Here are some insights related to the part of the ad you want to test. We have included some tips & tricks to give you an idea of how accessible A/B testing really is when knowing the basics.

Parts of the ad you can test:

1. Headline

When only about 20% of users click on a link after seeing the headline of content, you can bet it is worth testing. It also applies to Google ads, since the headline is one of the first things their eyes land on, especially with text ads.

When creating your headline variations, choose a similar structure (simple and strong works best with ads) and change the most impactful elements, like the keywords you can include from a previously researched shortlist.

2. Call to Action

A Google Ad can be very short, so you will face the challenge of saying as much as you can in as little words as possible. You start by telling users what you are offering and where they can find you, then you will try to convince them to click on the ad.

A perfect call to action phrase can be tough to choose since it has to entice, yet be very frank about what the user will actually get by clicking through.

3. Offer

When your ad includes an offer, it will be the central piece of information you will use. Your offers should not be established solely on your ability to give discounts or additional benefits to some of your users, but they should be actually considered attractive by them. Testing different offers, or the wording of the same offer, can identify major differences in how your ad is perceived.

4. Display URL

Since the URL of the landing page will show up in your ad’s copy, it’s also an important factor to consider when creating your ad’s variations. Changing something as small as the capitalisation inside your display URL can have an impact on your ad’s performance.

5. Description

This might be seen as the most important part of an ad copy, so a lot of business owners choose it as the variable element. Don’t overthink it, though: a Google ad is meant to be concise and short, so your description should meet the same requirements. Choosing the most impactful words can be made easier with A/B testing.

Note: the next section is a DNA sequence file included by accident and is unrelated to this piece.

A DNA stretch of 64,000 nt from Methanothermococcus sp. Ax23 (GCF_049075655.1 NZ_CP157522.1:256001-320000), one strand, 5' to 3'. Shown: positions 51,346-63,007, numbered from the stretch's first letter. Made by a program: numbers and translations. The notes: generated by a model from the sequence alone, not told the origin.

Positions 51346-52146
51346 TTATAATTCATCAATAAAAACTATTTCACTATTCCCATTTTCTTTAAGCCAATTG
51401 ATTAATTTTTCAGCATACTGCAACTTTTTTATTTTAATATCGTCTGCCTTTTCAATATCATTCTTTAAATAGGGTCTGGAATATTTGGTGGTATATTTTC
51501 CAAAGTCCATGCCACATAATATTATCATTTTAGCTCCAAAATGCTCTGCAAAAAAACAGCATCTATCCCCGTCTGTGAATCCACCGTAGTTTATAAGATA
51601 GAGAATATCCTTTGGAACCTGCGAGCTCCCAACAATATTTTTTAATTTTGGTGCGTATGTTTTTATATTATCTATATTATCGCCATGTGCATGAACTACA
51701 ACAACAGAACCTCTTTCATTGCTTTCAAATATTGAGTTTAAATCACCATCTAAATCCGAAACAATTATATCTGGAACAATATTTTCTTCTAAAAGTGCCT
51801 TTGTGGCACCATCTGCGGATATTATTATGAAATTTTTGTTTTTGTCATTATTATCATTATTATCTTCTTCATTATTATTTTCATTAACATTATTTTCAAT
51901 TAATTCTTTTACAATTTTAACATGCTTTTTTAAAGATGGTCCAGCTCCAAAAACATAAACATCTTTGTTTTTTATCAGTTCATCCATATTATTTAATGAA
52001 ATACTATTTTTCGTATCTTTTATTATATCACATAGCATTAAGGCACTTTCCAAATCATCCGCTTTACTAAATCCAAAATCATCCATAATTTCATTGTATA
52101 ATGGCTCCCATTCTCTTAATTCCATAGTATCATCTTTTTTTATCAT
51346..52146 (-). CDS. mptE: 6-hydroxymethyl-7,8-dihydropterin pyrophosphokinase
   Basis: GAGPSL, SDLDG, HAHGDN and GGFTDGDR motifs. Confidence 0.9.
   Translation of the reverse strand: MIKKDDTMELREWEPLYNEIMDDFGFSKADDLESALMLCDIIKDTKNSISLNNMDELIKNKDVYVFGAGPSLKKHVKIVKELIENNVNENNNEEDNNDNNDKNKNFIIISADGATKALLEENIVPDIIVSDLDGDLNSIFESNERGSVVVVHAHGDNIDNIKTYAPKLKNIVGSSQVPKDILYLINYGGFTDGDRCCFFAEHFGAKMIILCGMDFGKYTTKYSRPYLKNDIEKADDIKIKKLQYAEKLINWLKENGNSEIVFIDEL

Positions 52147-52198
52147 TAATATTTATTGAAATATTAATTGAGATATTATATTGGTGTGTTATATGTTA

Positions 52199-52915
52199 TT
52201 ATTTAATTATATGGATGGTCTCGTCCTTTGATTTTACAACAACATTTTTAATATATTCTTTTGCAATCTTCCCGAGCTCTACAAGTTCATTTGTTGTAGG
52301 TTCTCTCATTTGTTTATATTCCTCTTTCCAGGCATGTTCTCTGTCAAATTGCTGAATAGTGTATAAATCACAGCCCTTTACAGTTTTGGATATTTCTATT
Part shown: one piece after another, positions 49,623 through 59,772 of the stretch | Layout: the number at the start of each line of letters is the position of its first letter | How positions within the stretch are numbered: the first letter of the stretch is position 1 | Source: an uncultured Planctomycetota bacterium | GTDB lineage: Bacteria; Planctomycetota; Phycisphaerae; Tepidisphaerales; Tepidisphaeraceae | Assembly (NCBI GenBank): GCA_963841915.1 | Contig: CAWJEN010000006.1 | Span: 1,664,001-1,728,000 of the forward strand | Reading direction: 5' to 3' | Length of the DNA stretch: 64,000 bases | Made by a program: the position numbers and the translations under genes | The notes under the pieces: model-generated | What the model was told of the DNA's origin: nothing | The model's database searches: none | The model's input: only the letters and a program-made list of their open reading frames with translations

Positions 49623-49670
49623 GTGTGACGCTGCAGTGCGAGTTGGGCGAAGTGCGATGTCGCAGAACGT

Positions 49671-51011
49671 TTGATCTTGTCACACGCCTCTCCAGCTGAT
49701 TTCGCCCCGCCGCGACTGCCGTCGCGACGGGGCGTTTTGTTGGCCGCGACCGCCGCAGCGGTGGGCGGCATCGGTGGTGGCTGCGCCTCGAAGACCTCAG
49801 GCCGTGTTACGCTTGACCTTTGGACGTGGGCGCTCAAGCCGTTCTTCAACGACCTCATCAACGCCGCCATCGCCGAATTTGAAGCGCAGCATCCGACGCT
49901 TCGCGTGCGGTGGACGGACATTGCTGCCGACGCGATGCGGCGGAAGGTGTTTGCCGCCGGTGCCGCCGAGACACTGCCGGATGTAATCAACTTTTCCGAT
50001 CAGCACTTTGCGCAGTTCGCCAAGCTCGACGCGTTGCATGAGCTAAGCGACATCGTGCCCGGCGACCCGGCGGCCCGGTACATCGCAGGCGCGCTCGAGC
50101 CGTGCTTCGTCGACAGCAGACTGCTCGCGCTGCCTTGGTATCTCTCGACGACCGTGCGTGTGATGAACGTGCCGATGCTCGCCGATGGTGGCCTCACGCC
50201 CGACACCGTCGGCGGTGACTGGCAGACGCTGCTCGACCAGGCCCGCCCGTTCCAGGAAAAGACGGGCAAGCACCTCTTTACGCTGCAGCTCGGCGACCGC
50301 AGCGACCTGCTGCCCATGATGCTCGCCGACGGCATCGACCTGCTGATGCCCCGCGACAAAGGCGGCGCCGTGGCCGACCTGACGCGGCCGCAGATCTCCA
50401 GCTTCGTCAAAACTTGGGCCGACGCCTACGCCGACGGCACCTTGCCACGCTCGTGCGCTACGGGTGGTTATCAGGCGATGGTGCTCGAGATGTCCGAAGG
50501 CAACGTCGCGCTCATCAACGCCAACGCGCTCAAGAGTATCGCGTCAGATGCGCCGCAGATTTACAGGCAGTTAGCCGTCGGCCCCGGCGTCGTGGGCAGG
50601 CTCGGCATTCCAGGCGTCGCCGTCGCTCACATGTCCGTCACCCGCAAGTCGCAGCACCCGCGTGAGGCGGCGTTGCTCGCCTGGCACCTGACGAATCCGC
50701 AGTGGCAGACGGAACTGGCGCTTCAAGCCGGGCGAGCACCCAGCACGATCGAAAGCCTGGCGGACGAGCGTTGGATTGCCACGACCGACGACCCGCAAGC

The variables above all have to do with the ad’s copy, but there are many other elements that can influence your ad’s performance: the landing page, ad extensions, keywords, and even device targeting. Learning more about how Google Ads work and what you can experiment within the platform is an invaluable resource when creating an ad campaign.
Conclusion

A/B testing your Google Ads follows simple principles and is easy to do with the built-in tools of the Google suite. Investing a reasonable amount of time in A/B testing will not only save you precious time, but it actually helps you pay your dividends and avoid spending your money on less effective ad variations.

You have the luxury of easily collecting all sorts of data about your audience, but this won’t suddenly make you a mind-reader. Launching an online ad campaign would be like shooting blanks without planning out some tests before it: you don’t have a way of knowing what words and images will bring you more users: theoretically, all variants sound good, right?

This is what A/B testing is for, and it’s simply profitable to use it. We at Australian Internet Advertising are running A/B tests as a part of every search ads campaigns we do, either for us or our clients, and we are more than delighted to share our know-how with those of you who are interested in increasing your conversion rates.